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NHS offering £50k per year for US physician associates to practise in underdoctored areas

The NHS is recruiting 200 physician associates from the USA to GP practices and hospitals on an annual salary of £50,000 in a bid to immediately alleviate workforce issues in the hardest hit regions of England.

On Thursday, the new ‘National Physician Associate Expansion Programme’ began advertising vacancies across four English regions to experienced US physician associates (PA), including for 20 GP practices across North West London, practices in Leicester and for primary care positions in Sheffield Teaching Hospitals NHS Foundation Trust.

The positions will start immediately, and will continue for two years while the first cohorts of UK PAs are being trained.

It comes after health secretary Jeremy Hunt’s ‘new deal’ promised that the NHS would recruit 5,000 PAs, nurses and pharmacists to work in primary care by 2020.

Physician assistants are dependent practitioners who is able to undertake delegated medical work, supervised by a qualified GP, such as obtaining medical histories, conducting comprehensive physical exams, requesting and interpreting tests, diagnosing and treating illnesses and injuries, and advising on preventive health care.

Earlier this year Pulse found that NHS Leicester City CCG had spent £600,000 to bring over ten US trained physician associates to work the city’s general practices.

However, this wide-ranging programme - led by Hillingdon Hospitals NHS Foundation Trust and not connected to the Leicester scheme - will also introduce US-trained PAs to different regions of England.

The job application states candidates must have significant clinical experience as a PA and/or completion of a post-graduate residency or fellowship program, as well as valid US or UK registration and evidence of CPD.

The £50,000 salary is based on a 48-hour week, but the positions come with 33 days paid leave plus bank holidays, ‘generous protected non-clinical time’ for CPD and working with PA leadership programmes, and a financial contribution to relocation.

It will also reimburse membership costs for joining the Royal College of Physicians, and costs of registering with the voluntary commission for PAs in the UK.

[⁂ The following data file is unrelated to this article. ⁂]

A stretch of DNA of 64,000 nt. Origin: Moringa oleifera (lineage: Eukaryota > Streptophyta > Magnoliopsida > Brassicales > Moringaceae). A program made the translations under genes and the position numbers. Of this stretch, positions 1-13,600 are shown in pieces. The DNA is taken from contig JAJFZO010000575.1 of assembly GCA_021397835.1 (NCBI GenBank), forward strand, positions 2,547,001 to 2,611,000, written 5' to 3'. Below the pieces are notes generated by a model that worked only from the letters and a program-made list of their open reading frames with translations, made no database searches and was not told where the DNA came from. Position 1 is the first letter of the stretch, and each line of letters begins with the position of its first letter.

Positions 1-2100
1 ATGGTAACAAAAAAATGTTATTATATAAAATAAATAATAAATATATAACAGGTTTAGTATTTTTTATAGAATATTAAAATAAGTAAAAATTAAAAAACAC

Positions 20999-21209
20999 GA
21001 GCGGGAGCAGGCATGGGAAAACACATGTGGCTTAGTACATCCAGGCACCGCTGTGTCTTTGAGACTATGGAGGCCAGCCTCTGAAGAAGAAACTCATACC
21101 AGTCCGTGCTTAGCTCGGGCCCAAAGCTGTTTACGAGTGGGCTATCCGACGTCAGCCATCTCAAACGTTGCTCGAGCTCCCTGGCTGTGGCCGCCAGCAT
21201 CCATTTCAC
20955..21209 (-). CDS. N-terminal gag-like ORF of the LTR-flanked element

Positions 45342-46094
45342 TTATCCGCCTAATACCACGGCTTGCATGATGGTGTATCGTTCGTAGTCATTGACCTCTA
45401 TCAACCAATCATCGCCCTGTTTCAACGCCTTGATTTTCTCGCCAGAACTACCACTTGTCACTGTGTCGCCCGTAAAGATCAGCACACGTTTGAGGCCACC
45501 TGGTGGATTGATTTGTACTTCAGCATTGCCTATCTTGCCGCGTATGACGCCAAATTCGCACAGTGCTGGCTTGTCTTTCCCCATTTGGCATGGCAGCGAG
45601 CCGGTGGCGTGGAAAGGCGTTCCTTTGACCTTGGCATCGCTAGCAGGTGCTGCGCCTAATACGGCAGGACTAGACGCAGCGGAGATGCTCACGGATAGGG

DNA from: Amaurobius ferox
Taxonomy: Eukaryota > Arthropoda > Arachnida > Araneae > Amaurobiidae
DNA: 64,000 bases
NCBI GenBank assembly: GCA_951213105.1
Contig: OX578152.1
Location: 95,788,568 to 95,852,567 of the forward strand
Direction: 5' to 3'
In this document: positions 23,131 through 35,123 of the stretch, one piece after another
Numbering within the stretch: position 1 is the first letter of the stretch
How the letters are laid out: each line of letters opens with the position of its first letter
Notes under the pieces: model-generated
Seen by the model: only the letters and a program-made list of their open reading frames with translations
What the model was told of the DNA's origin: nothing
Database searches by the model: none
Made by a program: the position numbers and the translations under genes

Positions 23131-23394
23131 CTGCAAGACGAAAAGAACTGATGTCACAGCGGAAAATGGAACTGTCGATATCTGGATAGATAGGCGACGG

North West London, Yorkshire, Humber and Newcastle, the East Midlands and North West England are all set to benefit from an influx of PAs, to support GPs and hospital doctors.

Pulse has already shown that the latter three areas have been among the worst hit by problems recruiting newly qualified doctors to GP training.

In the East Midlands more than 40% of places for this August’s intake of GP training were left unfilled, and the North East had almost half of its places vacant.

Dr Nick Jenkins, the programme director, said they hoped to have the first PAs in place by the end of the year, adding: ‘The whole raison d’etre of NPAEP is to do ourselves out of business. We’re not here for any long-term purpose. I’m an A&E consultant, and I can tell you the problem is now, we’re spending a lot of money on locums, we’ve got patients whoneed seeing, and I think PAs are part of the solution to many of the challenges we face.’

‘But you can’t train them overnight, so to help in the short-term we need to bring in experienced people from elsewhere.’

Dr Richard Vautrey, deputy chair of the GPC, has previously told Pulse that PAs weren’t a substitute for employing GPs, but added: ‘We do need to recognise there aren’t enough GPs or junior doctors wanting to be GPs so we do need to look for alternatives to meet the need. Physician associates, or assistants, aren’t GPs but they can certainly provide some support

PAs in America also have prescribing powers, which are currently not available to UK PAs.

However, Pulse has already revealed that the Department of Health is evaluating the introduction of powers in future.

Readers' comments (61)

  • NHS will keep having recruitment problem until the fundamental problem is addressed. Sticking expensive plaster over an infected wound does not heal the wound, does it?